INTESTINAL FATTY ACID BINDING PROTEIN GENE INDUCES MIP-2 TRANSCRIPTION IN EPITHELIAL CELLS OF TRANSGENIC MICE
An epithelial cell specific promoter from the gene of the Fabpi20 was linked to the cDNA of the MIP-2 gene with an SV40 intron and its polyadenylation site (fig 1A). This DNA construct was injected into C57BL/6 oocytes to generate transgenic mice. Two founder pups containing the transgene were detected by probing genomic DNA from mouse tails with the SV40 polyadenylation sequence. Heterozygous F1 mice were bred from one founder and their offspring were genotyped. MIP-2 transgenic mice developed normally, with no diarrhoea, and revealed no significant differences in body weight compared with wild-type.
Epithelial cells derived from wild-type mice showed no MIP-2 mRNA by either northern blots (fig 1B) or RT-PCR (data not shown). However, both methods detected MIP-2 transcripts in the intestinal epithelium of MIP-2 transgenic mice. MIP-2 protein was present in cytoplasmic lysates from epithelial cells examined in western blots. Again, the production of MIP-2 was observed in transgenic mice but not in wild-type mice (data not shown).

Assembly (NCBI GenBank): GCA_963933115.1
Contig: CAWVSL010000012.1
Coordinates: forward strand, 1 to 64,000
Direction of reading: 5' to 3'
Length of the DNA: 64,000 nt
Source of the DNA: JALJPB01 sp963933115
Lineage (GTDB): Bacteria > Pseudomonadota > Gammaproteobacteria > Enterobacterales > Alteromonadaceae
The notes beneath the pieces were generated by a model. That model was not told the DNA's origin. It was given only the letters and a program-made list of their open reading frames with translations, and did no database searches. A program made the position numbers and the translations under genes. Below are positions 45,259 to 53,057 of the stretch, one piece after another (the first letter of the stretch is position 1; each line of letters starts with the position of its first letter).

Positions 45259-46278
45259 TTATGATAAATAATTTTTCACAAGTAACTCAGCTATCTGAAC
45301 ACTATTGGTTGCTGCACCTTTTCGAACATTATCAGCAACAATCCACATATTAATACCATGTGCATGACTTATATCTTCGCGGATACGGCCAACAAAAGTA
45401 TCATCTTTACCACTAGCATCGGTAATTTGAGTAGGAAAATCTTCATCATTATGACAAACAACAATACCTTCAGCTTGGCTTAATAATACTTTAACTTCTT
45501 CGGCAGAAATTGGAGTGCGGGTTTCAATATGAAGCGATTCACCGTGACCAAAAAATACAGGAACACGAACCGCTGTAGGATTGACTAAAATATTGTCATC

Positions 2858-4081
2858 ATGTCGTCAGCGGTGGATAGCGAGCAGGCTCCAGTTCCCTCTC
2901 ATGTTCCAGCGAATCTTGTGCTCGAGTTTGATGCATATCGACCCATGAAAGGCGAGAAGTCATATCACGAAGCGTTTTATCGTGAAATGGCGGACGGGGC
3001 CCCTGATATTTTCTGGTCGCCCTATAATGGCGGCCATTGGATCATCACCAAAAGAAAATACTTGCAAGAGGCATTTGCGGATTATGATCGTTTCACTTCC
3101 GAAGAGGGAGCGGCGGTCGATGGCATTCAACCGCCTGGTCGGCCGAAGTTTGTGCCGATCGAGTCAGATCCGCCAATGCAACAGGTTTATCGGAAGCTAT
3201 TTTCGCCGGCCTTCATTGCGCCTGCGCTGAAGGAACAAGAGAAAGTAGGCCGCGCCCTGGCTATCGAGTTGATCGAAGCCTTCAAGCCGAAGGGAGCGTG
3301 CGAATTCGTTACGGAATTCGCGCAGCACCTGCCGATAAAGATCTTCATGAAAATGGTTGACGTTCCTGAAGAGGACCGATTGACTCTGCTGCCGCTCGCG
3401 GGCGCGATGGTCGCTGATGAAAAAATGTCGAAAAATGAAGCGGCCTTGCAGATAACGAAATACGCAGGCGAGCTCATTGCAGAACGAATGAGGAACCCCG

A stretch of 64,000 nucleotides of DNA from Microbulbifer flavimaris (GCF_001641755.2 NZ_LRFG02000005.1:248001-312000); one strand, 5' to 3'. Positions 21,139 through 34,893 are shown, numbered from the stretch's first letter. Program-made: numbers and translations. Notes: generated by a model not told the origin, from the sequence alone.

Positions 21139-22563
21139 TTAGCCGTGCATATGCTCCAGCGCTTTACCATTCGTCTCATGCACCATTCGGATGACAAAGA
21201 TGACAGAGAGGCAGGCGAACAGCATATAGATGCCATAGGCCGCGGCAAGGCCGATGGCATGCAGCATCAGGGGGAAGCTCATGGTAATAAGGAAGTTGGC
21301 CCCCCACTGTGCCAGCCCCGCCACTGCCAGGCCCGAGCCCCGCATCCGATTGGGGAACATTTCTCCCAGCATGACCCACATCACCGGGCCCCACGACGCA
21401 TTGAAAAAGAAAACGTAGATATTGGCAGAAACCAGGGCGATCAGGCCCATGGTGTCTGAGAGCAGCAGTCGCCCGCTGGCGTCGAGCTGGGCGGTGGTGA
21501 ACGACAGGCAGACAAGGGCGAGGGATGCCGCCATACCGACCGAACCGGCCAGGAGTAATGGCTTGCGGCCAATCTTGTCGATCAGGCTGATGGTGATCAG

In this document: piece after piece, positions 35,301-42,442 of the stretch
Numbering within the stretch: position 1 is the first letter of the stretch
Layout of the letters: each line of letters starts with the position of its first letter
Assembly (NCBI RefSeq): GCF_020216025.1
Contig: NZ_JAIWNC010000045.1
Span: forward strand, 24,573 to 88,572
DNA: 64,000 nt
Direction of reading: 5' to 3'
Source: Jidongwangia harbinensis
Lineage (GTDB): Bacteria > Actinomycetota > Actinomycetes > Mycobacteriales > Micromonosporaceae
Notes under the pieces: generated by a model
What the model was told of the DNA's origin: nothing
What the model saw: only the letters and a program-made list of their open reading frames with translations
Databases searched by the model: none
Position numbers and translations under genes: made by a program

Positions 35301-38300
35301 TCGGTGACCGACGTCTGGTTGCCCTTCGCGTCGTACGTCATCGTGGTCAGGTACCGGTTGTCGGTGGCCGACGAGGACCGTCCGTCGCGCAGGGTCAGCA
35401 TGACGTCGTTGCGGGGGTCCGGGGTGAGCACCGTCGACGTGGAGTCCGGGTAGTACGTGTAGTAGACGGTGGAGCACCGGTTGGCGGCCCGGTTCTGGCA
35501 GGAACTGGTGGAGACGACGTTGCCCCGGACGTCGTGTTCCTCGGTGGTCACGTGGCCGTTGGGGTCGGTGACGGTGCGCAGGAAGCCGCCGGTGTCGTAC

MIP-2 EXPRESSION BY EPITHELIAL CELLS RESULTS IN NEUTROPHIL RECRUITMENT INTO THE SMALL AND LARGE INTESTINE
Because MIP-2 is known as a chemoattractant for neutrophils,19 we examined whether MIP-2 secreted by intestinal epithelial cells increased neutrophil recruitment in vivo. Histological analysis demonstrated that MPO positive neutrophils were increased in the lamina propria of MIP-2 transgenic mice (fig 2A). There were no crypt abscesses in either wild-type or MIP-2 transgenic mice.
We also quantified invasion of neutrophils by measuring MPO activity in full thickness intestine (fig 2B). Total MPO activity per unit weight of intestine was significantly elevated in MIP-2 transgenic mice in the small intestine, caecum, and proximal colon (p<0.01). Total MPO activity was not increased in tissues where the Fabpi promoter was inactive: MPO activity in the distal colon, liver, and spleen of transgenic mice was not significantly different from wild-type mice. To confirm that neutrophil recruitment in transgenic mice was due to MIP-2 production, mice were treated with an anti-MIP-2 antibody and neutrophil recruitment was examined. The increase in neutrophils into the intestine was prevented by anti-MIP-2 antibody treatment in transgenic mice (fig3).